Since it was established, the EU has harnessed tax measures to stimulate economic growth among its member states. Through the creation of a single market, it ensured the total abolition of customs duties between member states, as well as the elaboration of a common customs system. This system of free trade has made a significant contribution to the prosperity of European citizens.
But the single market – founded on liberal principles – was accompanied by a common agricultural policy based on opposing ideas. This common agricultural policy led to the subsidisation of loss-making productions and made many self-employed farmers dependent on the state.
The single market also unified rules on the taxable basis for value-added tax (VAT), which helped foster trade between states. What is less well known, however, is that this harmonisation is still incomplete, as it does not concern rates of VAT. Over time, the EU has started to take a position here, setting minimum – but not maximum – VAT rates. Unfortunately, this helps pave the way for a European fiscal policy that prevents tax competition without protecting taxpayers.
A Europe that can collect more taxes will have a larger budget and will more easily acquire additional capabilities
With the exception of the EU Savings Directive, Europe has done little in the field of personal tax – in principle, its institutions don’t have the power to do so. In the field of corporate tax, though, there is an increasing number of directives that harbour the sole objective of reducing tax competition between countries by preventing states from granting advantages to businesses.
This policy is dictated by the larger, more influential members of the EU – such as France and Germany – and imposed upon the smaller ones. Unlike France and Germany, countries such as Belgium, Luxembourg, the Netherlands and Ireland can’t offer businesses access to a wide net of customers. As a result, they have always felt the need to attract foreign companies through tax advantages. These tax advantages are lawful so long as they are not selective – that is, providing they are equally accessible to all.
Today, the European Commission is trying to erode these advantages by using rules of competition law that have not been designed for this purpose. This is dangerous for small countries with tax systems that provide benefits by reducing their tax base. Without tax advantages to offer, these states could lose their appeal among foreign businesses.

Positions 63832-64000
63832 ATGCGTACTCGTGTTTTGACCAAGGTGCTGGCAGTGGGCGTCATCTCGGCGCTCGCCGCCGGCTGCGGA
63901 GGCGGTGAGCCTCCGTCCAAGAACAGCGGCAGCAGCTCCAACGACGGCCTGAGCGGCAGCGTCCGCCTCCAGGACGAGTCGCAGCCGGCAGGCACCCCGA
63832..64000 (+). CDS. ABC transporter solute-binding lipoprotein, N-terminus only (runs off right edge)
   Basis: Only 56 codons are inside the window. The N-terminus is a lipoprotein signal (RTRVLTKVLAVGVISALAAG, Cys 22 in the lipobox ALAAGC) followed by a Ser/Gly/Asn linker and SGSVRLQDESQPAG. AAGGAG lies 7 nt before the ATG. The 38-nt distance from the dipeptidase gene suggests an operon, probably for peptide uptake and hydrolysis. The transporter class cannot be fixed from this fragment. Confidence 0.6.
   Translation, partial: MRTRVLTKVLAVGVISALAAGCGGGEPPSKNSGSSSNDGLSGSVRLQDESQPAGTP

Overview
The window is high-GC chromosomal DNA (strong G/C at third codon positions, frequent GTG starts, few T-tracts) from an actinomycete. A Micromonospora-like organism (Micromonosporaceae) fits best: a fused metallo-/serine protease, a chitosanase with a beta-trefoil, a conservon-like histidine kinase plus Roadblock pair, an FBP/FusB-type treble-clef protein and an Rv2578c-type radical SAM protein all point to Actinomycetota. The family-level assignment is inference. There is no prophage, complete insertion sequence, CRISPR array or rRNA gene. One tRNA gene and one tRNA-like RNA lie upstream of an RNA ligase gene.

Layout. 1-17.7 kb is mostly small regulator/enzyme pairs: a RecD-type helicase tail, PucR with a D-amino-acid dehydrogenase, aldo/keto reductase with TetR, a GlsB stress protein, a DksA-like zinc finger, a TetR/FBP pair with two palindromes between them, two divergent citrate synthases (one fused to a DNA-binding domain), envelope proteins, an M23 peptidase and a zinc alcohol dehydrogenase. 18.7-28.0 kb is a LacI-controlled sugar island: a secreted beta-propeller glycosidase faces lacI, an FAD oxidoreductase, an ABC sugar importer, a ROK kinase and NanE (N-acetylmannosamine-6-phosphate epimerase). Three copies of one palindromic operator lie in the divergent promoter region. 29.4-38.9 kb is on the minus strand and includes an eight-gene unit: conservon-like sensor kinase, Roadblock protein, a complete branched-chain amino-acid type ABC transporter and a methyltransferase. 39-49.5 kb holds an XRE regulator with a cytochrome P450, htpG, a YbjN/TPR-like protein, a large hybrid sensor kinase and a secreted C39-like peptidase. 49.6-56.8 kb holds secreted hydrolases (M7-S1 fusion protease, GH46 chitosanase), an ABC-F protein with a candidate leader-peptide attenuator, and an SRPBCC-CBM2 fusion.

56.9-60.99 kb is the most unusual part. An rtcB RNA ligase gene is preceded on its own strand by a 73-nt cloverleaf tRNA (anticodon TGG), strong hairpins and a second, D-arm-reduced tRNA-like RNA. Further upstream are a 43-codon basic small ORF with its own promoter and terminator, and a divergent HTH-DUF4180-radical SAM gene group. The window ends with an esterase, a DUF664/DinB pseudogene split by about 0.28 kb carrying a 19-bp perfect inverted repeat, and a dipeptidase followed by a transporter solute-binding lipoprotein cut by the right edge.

The EU is issuing more directives like this, including anti-abuse measures, bans on granting intellectual rights benefits, limits on deductible corporate interests and, most recently, new reporting obligations in the aggressive tax planning area. These directives are almost exclusively intended to maintain a certain degree of taxation. Fundamental issues such as the establishment of a European ‘fiscal shield’ – which would limit taxation in relation to GDP, or the taxation of each individual in relation to their income – are never discussed, as they’re not of interest to the EU. In fact, only the protection of tax revenues in individual members or the bloc itself seems to justify the EU’s interest.
Certain EU states – principally the smallest – react by keeping tax rates low. This is what Ireland has long done with its 12.5 percent rate for corporations. Bulgaria, Romania and Lithuania also offer low rates, while Hungary has the EU’s lowest corporation tax at just nine percent (see Fig 1). This is a logical move that helps these nations remain competitive, but it is feared that the most federalist or statist Europeans could push for a set minimum corporate tax rate. As a result, the EU could start treating states in the same way it treats companies that operate in violation of EU competition laws.